Posts tagged rape prevention
Posts tagged rape prevention
(Sigh. I’ll never stop blogging about IMPACT.)
Yesterday I started a new course as an assistant. The course is for young teens, ages 12-15. This is my first teen course, and it is different from the women’s course.
*For those who are unfamiliar with IMPACT - it is a self-defense course for women, specially designed for rape prevention.
The girls amaze me, one by one, with the amount of courage they demosntrate on the mats. We present them with inconceivable challenges. We ask them to willingly turn their backs and allow an armored mugger to grab them from behind. Furthermore, we ask them to fight back when he does. And they do. Every one of them. They whine and they screech as teenage girls should, but they keep fighting until their attacker is out cold. And they don’t give up. It is inspiring and empowering to know that we have girls like that among us.
I gave up a lot to be in this course - mainly my sanity, because it means doing four thirteen-hour days in a row this week. I have considered dropping out of the course several times, but now that we’re half way done, I feel a responsibility to finish what I’ve started. In the spirit of these incredible girls, to abandon them on the path to strength would be to spit in their faces. I want to be there for them, to be there with them when they reach that moment when they feel their own power.
Many dilemmas arise when teaching self defense to teenage girls. The main question, especially when dealing with 12-year-olds fresh out of childhood, is how much material to give over this early on. On the one hand, we have a responsibility to prepare them for what’s out there. On the other hand, we have to tread carefully so we do not blur the line between sexuality - which is a stranger to many of them - and rape. Girls at age twelve are mainly trying to understand what’s going on with their own body parts. We can not discuss the details of a rape scene with someone who is not even faimiliar with the anatomy, and it is not fair to try. So in a way, teen courses are more challenging that adult courses. Although the material is less disturbing, the questions of the students are much more difficult to answer. During today’s class, I was asked, “But who would rape a twelve-year-old?”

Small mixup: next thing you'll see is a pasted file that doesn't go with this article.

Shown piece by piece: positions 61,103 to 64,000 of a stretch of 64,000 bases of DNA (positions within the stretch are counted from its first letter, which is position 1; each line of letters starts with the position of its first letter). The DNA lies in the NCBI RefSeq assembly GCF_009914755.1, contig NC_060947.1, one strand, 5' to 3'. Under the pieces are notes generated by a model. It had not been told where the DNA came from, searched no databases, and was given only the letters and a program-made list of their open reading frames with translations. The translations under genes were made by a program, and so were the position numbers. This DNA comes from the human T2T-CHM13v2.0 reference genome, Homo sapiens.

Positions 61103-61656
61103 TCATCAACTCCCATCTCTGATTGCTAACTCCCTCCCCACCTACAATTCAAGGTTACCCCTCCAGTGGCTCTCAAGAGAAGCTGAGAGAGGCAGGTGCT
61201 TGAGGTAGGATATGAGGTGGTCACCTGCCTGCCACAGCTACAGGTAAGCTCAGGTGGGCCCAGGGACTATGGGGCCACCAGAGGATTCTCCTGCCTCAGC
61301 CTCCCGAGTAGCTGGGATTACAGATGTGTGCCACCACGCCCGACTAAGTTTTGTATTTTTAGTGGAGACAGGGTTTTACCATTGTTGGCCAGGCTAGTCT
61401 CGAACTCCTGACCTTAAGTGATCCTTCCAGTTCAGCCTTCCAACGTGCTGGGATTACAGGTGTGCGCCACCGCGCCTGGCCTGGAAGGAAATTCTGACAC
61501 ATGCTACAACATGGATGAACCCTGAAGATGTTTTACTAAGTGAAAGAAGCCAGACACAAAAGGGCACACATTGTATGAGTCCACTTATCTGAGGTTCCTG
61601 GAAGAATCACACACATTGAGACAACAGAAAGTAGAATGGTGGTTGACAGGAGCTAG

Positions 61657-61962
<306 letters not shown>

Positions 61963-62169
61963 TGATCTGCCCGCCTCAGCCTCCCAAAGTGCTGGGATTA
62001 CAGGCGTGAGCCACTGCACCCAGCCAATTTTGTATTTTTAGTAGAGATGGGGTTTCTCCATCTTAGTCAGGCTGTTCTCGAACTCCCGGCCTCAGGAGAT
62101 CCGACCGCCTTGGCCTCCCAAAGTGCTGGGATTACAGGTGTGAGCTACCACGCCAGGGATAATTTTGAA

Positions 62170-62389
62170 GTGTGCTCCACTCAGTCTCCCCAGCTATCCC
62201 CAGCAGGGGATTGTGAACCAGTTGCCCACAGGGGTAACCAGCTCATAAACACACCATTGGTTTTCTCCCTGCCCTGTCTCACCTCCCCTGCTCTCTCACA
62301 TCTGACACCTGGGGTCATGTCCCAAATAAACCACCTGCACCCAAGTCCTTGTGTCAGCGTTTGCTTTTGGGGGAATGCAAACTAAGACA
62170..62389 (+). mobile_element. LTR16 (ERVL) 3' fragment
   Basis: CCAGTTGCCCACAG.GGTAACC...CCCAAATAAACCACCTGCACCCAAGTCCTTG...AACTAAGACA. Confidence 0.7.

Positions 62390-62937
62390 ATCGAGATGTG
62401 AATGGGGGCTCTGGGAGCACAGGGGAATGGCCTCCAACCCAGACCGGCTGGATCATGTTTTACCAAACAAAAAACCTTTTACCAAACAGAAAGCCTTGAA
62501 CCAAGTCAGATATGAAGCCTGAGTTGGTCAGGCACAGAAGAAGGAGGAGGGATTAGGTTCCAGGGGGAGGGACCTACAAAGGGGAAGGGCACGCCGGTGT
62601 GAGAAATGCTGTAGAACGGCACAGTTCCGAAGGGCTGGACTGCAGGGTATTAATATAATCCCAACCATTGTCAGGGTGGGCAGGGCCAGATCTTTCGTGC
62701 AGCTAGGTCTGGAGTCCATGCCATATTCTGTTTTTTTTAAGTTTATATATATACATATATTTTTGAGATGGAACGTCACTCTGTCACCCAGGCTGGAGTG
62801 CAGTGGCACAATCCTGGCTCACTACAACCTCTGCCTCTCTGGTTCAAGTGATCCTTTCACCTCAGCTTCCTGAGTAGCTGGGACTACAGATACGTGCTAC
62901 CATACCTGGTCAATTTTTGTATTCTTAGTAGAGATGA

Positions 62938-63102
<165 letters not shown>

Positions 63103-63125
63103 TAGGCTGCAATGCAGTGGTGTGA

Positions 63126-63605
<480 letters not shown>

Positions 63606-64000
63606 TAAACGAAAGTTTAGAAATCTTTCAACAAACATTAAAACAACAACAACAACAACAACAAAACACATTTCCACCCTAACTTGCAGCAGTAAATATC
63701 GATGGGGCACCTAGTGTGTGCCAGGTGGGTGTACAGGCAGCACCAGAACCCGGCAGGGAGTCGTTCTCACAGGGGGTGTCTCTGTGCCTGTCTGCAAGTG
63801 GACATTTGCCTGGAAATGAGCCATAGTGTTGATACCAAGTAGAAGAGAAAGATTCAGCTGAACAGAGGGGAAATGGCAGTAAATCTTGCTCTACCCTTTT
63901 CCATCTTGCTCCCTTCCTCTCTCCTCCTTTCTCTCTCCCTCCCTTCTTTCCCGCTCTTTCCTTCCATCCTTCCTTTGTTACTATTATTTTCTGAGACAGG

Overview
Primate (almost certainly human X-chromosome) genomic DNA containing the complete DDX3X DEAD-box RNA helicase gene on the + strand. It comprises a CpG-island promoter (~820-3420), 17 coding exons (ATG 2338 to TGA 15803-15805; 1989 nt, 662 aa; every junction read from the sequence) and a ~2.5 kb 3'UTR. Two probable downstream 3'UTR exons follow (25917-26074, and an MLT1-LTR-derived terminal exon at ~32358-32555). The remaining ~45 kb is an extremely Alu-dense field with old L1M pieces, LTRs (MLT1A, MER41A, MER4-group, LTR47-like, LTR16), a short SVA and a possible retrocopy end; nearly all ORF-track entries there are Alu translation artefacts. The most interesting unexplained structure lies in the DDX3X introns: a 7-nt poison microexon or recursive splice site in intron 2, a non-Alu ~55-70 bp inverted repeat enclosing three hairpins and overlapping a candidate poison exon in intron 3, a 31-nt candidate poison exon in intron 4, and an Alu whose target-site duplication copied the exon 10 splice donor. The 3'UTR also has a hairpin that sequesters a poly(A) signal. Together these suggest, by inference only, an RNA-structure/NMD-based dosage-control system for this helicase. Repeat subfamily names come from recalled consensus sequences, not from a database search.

Naturally, my association was a Harry Potter reference.
Harry Potter: And how is theory supposed to prepare us for what’s out there?
Dolores Umbridge: There is nothing out there, dear! Who do you imagine would want to attack children like yourself?
Harry Potter: I don’t know, maybe, Lord Voldemort!
- Harry Potter and the Order of the Phoenix
Because the answer to the girls’ question is, in fact, Lord Voldemort. He is the symbol of evil in the world - the reminder that there are terrible things out there which we must not ignore. It is easier to see the good in everyone than to confront the hatred in people’s hearts. It is our responsibility to give our children the knowledge that they may encounter evil, and in turn, the ability to protect themselves against it. Denying Lord Voldemort’s existence might make them happier for a year or two, but in the long run, we would be better off announcing to the world that he is back, that he has power, and to remind ourselves that we are a worthy match for him.